Rafael Guardans-Cambó, on behalf of the family of the descendants of the politician and patron, has expressed that it is an “honor” for them that the portrait, “with which the family has lived so intimately for almost a century, falls on the prestigious Museum of Fine Arts in Valencia, undoubtedly one of the most important in Spain ”. Francesc Guardans Cambó has expressed himself in the same way. According to the oldest of the 14 grandchildren of the Catalan politician, the agreement shows that “Spain is more plural than Madrid and Barcelona”, referring to the fact that his grandfather already gave his collection to the Prado and the MNAC, located in those cities.

“It is a loan, not a donation. This means that during this period we can dispose of the painting, and we can exhibit it for periods of time in another place, even outside of Spain “, points out Francesc Guardans Cambó, who recognizes that the ultimate intention of him and his brothers continues to be” to finish selling the work ”. “For this reason”, he adds, “it is much better that the work is visible, that people keep it in mind, that it is not locked up in a warehouse. We are very happy that the painting is once again available to the public and in a prestigious institution, such as the Museum of Valencia ”.

In 1929, the exiled politician and businessman Francesc Cambó (Verges, 1876 – Buenos Aires, 1947) bought the painting and since then it has been part of his personal collection. His daughter Helena always kept it in the family’s personal patrimony and currently the grandchildren are its owners. After the death of Helena Cambó last January at the age of 91, her chair on the board of the MNAC Museum has not been occupied by anyone in the family. In addition, the contrary position of most of the brothers towards independence is known, which Guardans summarizes on the other side of the phone: “Like my grandfather, we are Spanish and Catalan.”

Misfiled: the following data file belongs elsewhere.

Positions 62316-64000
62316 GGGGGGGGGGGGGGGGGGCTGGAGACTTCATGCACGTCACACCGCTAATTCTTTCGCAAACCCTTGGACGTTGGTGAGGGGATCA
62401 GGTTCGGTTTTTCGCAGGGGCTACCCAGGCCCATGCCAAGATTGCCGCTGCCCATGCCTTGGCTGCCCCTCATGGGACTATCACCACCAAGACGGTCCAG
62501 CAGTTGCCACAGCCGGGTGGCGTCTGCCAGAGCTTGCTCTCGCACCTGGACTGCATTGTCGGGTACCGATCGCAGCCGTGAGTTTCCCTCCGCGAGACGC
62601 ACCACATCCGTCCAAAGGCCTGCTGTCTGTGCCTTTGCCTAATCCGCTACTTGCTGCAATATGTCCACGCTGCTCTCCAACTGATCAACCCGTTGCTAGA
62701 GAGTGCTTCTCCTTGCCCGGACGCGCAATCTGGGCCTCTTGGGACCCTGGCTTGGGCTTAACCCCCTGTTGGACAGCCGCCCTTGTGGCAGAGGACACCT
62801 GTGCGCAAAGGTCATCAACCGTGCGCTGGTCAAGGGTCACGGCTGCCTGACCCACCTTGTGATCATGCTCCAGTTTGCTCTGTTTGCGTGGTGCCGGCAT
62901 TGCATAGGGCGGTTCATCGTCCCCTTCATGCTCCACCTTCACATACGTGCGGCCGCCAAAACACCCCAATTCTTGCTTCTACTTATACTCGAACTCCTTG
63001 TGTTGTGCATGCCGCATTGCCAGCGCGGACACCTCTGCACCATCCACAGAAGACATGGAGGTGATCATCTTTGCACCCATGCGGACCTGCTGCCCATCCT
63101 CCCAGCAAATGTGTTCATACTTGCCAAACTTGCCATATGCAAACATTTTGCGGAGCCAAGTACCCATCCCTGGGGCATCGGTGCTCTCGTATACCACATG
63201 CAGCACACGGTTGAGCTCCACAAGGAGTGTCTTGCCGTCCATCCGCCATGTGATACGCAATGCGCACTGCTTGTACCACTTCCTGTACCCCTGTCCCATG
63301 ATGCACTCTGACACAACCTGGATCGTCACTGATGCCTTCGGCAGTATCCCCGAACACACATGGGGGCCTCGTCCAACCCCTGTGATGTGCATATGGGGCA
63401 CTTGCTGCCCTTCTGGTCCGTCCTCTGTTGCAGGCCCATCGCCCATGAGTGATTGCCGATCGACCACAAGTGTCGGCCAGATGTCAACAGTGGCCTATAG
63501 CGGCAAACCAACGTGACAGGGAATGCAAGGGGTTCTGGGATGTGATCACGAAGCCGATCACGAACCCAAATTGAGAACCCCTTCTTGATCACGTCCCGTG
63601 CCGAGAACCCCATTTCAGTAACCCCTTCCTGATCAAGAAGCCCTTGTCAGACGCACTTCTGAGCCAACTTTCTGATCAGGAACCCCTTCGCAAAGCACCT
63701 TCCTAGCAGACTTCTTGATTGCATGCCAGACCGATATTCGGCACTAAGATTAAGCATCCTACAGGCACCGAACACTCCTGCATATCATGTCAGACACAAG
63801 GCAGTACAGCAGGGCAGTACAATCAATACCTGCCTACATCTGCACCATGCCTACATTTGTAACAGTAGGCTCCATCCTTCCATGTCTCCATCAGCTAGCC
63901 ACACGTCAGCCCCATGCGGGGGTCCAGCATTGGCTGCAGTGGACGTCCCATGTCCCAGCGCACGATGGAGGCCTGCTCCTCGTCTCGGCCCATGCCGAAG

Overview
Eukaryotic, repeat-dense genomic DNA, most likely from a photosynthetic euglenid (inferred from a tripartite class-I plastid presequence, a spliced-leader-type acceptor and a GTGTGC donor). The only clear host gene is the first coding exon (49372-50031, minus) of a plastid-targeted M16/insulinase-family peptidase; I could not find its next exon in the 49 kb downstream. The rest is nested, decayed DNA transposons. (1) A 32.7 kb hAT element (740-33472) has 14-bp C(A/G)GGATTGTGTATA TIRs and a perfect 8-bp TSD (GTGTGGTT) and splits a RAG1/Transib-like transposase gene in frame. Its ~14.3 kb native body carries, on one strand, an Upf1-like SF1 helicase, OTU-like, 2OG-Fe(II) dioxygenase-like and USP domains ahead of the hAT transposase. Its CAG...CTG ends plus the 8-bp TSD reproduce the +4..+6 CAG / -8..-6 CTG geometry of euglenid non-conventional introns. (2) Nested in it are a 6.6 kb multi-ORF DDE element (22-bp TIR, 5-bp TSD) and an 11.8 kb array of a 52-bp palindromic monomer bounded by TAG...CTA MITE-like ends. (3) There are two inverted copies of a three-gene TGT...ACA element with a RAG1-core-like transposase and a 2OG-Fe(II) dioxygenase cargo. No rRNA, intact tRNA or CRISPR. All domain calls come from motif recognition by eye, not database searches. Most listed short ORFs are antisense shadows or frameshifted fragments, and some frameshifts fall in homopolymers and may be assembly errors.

Helena Cambó, daughter of Francesc Cambó, in 1990, together with Botticelli's work that will be deposited in the Museum of Fine Arts in Valencia.
Helena Cambó, daughter of Francesc Cambó, in 1990, together with Botticelli’s work that will be deposited in the Museum of Fine Arts in Valencia.RICARDO GUTIÉRREZ